In my previous post I showed my git and vim configuration. This post will be about random small tools that I use, such as tooling for docker and kubernetes, or just some small utilities to make life a bit easier.


dry is a terminal tool to manage Docker. It shows information about containers, and you can kill/restart them, or see their logs. You can also view your images or volumes. Basically you can do anything with docker using dry, but instead of remembering all the commands you have a nice and fast text based UI in your terminal.



k9s is a similar tool to dry, but it manages your kubernetes clusters.


The screenshot above shows the pod in my cluster, but you can use k9s for viewing deployments, secrets, namespaces, and even switch context. You can also filter the list of pods(or on any other screen of k9s), by simply typing / followed by what you want to search for. Basically k9s allows you to do anything you can also do with the kubectl command.

As a bonus tool, check out minikube to run a kubernetes cluster locally. And check out kubectx, it allows you to switch your context for kubectl (so in turn it also switches the context for k9s).


jwt-cli is a tool to encode and decode JSON Web Tokens (JWTs). I used to use to decode/encode JWTs, but when I found this tool I prefer that over pasting JWTs on a website (even though does everything locally with JavaScript).

An example:

$ jwt decode eyJhbGciOiJIUzI1NiIsInR5cCI6IkpXVCJ9.eyJpZCI6IjEyMzQ1Njc4OTAiLCJuYW1lIjoiRGVuaXoiLCJsYXN0bmFtZSI6IlR1cmFuIn0.jyi0QCpbu2ct_855oKhXzJjChWd6wwGSlVo7x3g0ZTo

Token header
  "typ": "JWT",
  "alg": "HS256"

Token claims
  "id": "1234567890",
  "lastname": "Turan",
  "name": "Deniz"


jq is a simple lightweight json processor in the terminal. I usually use it to quickly format it properly, such as this:

$ cat input.json

$ cat input.json | jq > output.json
$ cat output.json
  "foo": "bar"

But you can do much more, such as selecting a part of the json. You can see some examples on its website.


autojump is probably one of my most used tools. It is a tool that indexes the directories you have visited, and allows you to change to those directories in a fast way.

Imagine the following directories for your projects for example:

- ~/projects/messaging-serice
- ~/projects/some-cloud-service
- ~/projects/payment-service
- ~/projects/bank-service
- ~/projects/infra/cloud-deployment

You could then simply use the command j bank and it will go to the bank-service directory. If you used the command j cloud it will either go to some-cloud-service or cloud-deployment, it depends on which one you visit more often. And the best thing is, it doesn’t matter in which directory you are in currently, autojump will work and change your directory.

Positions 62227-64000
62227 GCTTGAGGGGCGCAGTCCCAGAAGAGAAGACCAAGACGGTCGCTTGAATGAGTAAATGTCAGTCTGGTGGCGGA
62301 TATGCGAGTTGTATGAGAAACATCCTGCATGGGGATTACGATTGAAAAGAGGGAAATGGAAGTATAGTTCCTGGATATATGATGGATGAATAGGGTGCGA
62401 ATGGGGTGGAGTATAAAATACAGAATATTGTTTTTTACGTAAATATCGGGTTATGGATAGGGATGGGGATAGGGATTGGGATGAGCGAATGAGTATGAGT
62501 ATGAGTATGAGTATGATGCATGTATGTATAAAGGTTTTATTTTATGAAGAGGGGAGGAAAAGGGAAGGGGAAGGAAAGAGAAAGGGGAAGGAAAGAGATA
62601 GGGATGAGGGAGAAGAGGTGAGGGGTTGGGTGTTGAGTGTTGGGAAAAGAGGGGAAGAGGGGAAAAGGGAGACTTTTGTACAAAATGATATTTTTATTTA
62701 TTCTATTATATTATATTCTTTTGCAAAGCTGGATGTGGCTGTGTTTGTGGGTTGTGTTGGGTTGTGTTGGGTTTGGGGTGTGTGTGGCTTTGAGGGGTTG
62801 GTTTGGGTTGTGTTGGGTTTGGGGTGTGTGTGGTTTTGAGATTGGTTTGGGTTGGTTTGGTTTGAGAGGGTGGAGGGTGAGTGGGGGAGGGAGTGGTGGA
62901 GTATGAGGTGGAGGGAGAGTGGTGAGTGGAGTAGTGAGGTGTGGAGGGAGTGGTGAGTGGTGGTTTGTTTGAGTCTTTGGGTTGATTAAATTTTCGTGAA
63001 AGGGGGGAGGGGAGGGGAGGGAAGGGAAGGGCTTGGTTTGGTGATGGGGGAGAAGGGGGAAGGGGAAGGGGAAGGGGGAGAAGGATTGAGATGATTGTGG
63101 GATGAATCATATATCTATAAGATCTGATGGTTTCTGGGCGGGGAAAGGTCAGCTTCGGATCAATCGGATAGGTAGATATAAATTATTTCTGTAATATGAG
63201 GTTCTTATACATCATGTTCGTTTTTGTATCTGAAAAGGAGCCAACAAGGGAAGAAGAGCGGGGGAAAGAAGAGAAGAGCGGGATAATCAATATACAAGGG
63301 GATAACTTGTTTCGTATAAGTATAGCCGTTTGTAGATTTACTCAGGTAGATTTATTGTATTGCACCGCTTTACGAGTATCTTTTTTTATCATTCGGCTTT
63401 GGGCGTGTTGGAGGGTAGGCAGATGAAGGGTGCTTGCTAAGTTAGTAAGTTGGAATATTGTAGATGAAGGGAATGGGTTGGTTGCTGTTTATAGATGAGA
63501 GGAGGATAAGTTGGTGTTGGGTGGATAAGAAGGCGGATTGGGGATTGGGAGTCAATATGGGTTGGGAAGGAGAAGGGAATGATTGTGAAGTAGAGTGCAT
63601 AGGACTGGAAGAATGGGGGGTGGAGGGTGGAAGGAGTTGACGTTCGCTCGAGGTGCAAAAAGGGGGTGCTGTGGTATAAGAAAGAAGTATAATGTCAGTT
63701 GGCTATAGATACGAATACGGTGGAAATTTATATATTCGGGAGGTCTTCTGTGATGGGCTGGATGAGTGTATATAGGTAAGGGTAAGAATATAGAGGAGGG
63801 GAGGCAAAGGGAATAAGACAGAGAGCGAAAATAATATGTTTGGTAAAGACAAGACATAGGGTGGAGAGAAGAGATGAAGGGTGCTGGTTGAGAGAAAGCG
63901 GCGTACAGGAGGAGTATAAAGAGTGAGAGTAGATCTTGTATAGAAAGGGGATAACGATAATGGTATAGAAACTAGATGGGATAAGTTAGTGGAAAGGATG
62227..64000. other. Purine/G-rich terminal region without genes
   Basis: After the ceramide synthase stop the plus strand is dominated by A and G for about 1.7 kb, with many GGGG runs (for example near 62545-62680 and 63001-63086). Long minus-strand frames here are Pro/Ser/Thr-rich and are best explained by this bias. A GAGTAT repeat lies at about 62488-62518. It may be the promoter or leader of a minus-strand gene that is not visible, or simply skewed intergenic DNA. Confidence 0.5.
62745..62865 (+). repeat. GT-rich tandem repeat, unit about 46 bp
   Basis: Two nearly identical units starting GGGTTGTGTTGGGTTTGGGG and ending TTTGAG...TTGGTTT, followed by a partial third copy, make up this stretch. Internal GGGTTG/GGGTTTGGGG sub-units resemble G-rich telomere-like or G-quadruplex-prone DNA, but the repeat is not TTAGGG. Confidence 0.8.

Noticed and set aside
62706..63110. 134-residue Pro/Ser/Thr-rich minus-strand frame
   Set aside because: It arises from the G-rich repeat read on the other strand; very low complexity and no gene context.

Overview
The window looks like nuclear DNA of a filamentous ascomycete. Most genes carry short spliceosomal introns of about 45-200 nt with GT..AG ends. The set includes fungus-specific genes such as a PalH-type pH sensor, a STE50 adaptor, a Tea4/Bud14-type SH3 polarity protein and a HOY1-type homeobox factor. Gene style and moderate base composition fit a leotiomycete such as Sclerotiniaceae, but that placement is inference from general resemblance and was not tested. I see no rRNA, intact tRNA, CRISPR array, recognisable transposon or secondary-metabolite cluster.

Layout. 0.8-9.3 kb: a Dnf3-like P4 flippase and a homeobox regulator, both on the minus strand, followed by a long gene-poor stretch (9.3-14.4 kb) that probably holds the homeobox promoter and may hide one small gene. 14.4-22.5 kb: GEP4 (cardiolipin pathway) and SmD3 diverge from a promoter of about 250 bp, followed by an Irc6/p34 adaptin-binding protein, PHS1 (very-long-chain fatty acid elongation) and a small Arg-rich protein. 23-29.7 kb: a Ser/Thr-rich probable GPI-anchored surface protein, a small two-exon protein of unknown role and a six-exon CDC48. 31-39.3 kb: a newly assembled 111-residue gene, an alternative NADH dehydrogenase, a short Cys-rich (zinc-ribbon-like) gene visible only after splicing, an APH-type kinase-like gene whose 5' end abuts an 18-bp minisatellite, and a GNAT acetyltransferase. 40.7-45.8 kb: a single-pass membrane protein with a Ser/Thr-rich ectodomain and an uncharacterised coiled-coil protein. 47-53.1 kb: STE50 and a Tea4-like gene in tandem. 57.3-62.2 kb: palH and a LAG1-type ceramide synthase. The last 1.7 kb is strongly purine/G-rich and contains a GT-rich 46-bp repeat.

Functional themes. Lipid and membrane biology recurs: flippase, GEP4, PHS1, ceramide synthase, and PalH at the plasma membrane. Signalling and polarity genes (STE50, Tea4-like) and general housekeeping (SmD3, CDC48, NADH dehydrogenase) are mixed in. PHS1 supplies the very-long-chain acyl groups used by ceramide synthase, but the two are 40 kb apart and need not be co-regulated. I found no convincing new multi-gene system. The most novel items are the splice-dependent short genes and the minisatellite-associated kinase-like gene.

tldr-pages as you might have guessed, stands for 'too long didn’t read'. It provides simplified man pages for certain commands, which can be useful for commands you don’t use that often such as tar or curl. Here is an example output for tar:

$ tldr tar


Archiving utility.
Often combined with a compression method, such as gzip or bzip2.
More information: <>.

- [c]reate an archive and write it to a [f]ile:
    tar cf target.tar file1 file2 file3

- [c]reate a g[z]ipped archive and write it to a [f]ile:
    tar czf target.tar.gz file1 file2 file3

- [c]reate a g[z]ipped archive from a directory using relative paths:
    tar czf target.tar.gz --directory=path/to/directory .

- E[x]tract a (compressed) archive [f]ile into the current directory [v]erbosely:
    tar xvf source.tar[.gz|.bz2|.xz]

- E[x]tract a (compressed) archive [f]ile into the target directory:
    tar xf source.tar[.gz|.bz2|.xz] --directory=directory

- [c]reate a compressed archive and write it to a [f]ile, using [a]rchive suffix to determine the compression program:
    tar caf target.tar.xz file1 file2 file3

- Lis[t] the contents of a tar [f]ile [v]erbosely:
    tar tvf source.tar

- E[x]tract files matching a pattern from an archive [f]ile:
    tar xf source.tar --wildcards "*.html"

Especially for commands you don’t use very often, such as tar or maybe curl, it is very useful to have a quick manual that shows you how to use it.

The Fuck

The Fuck is a simple tool when you have a typo in your command. Just run the command fuck after your typo, and it will suggest the correct command (or you can cycle through its suggestions until you find the correct one):


It’s just a great feeling to type fuck when you make a typo, it let’s out all the frustration 🙂.


Glances is a system monitor for the terminal. You can install other plugins(dependencies) for it to show other data as well, which is explained on its GitHub page.


You can also use it to quickly kill a certain task, which is what I use it for mainly.